Thursday, January 26, 2012

"My daughter the doctor" comes seriously unglued

CMC launches criminal investigation into University of Queensland nepotism scandal, where rules went bent to allow the daughter of a university boss entry to the medical school

THE Crime and Misconduct Commission this morning launched a major criminal investigation into the University of Queensland nepotism scandal that claimed the scalps of two of Australia's leading academics.

In an escalation of the investigation that began last year, a six-member taskforce has been set up to probe possible criminal breaches and official misconduct over the university's handling of controversy.

Vice-chancellor Paul Greenfield was ousted from his million-dollar job at the university last year after The Courier-Mail reported a "close family member" had been allowed into the prized medical course despite failing to qualify during an admissions exam.

Professor Greenfield's deputy Professor Michael Keniger, was also forced out despite claiming the admission was a simple misunderstanding.

The acting chairman of the CMC, Warren Strange, said the investigation would cover three key areas.

The most serious complaint revolves around certain allegations made by a former University of Queensland student to police. "This complaint has been recently referred to the CMC by the Queensland Police Service," Mr Strange said.

"Due to the seriousness of the allegations , the CMC is obliged to commence an investigation to ascertain whether or not any criminal offence has been committed by any persons associated with the making of the forced offer."

A major part of the investigation will seek to determine whether university chiefs deliberately sought to mislead the CMC and the public. "This will focus on broader aspects surrounding the university's handling and response to allegations concerning the vice chancellor and senior deputy vice chancellor, including the university's public responses to date," Mr Strange said.

He said it was in the public interest to "independently examine" issues associated with the "forced offer for entry" by a student into the university's 2011 medical program.

There would also be a quality review of the university's overall management of official misconduct matters. He said it was important to restore public confidence in the institution's ability to deal with allegations by staff and students.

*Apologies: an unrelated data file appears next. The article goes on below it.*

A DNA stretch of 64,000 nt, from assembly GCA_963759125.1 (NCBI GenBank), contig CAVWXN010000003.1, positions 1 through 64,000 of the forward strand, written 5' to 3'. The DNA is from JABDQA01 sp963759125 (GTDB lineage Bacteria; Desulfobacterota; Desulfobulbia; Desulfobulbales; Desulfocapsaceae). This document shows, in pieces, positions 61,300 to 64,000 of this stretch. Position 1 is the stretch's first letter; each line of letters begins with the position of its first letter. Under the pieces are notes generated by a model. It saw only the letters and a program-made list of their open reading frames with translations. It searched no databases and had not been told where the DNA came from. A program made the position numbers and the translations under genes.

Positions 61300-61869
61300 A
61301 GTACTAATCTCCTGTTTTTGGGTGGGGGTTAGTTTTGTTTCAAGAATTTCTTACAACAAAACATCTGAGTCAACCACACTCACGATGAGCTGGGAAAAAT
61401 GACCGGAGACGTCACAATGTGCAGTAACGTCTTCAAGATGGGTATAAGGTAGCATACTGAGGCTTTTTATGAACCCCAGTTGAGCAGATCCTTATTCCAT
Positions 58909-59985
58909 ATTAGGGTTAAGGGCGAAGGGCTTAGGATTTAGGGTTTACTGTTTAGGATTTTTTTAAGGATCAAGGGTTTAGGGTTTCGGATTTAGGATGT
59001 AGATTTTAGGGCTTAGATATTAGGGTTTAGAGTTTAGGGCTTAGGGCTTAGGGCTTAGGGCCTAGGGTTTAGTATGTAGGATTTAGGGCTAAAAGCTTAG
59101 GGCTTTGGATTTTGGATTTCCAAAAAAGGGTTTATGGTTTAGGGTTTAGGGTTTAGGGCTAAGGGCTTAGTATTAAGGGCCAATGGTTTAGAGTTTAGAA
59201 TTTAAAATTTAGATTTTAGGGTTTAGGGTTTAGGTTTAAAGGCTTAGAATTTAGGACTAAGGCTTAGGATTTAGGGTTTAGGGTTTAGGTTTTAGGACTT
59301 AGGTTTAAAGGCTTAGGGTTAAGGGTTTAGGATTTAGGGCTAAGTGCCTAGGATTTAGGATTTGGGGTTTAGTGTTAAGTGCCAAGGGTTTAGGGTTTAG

"The CMC has, in line with its statutory responsibility to oversight allegations of misconduct in Queensland's public sector, been closely monitoring the university's handling of the matter," Mr Strange said.

He dismissed earlier suggestions from the university that the CMC had completed its investigations and cleared the university. "At no time has the CMC closed its oversight and, in the public interest, we have decided to take this course of action due to the seriousness of the allegations," he said.

Mr Strange said it was important the public had confidence in the university's ability to deal with any future complaints of official misconduct. He said it was not appropriate to comment further.

He declined to say whether the ousted academics or the student at the centre of the controversy would be asked to give evidence. However, a CMC source warned the commission had coercive powers.

The CMC will consider publishing a detailed report of its findings which may be tabled in Parliament.


Aussies love one thing more than beer - freedom

That must be sour news to Leftists

WE love our beer, we love our beaches and we love our barbecues. But, like the swaggie who sprang into the billabong back in 1895, we love our freedom most of all.

We asked you to name the three things that made it great to be an Aussie, and got more than 15,000 responses. Sam Kekovich can rest easy: barbecues, meat and mates all got significant support.

But freedom topped the list - and there was daylight between that and the second most popular response, beer.


Flood victims gear for court action in wake of renewed scrutiny of Wivenhoe Dam operations

FLOOD victims are gearing up for action should renewed scrutiny of the operations of Wivenhoe Dam by the flood inquiry provide grounds for class-action lawsuits.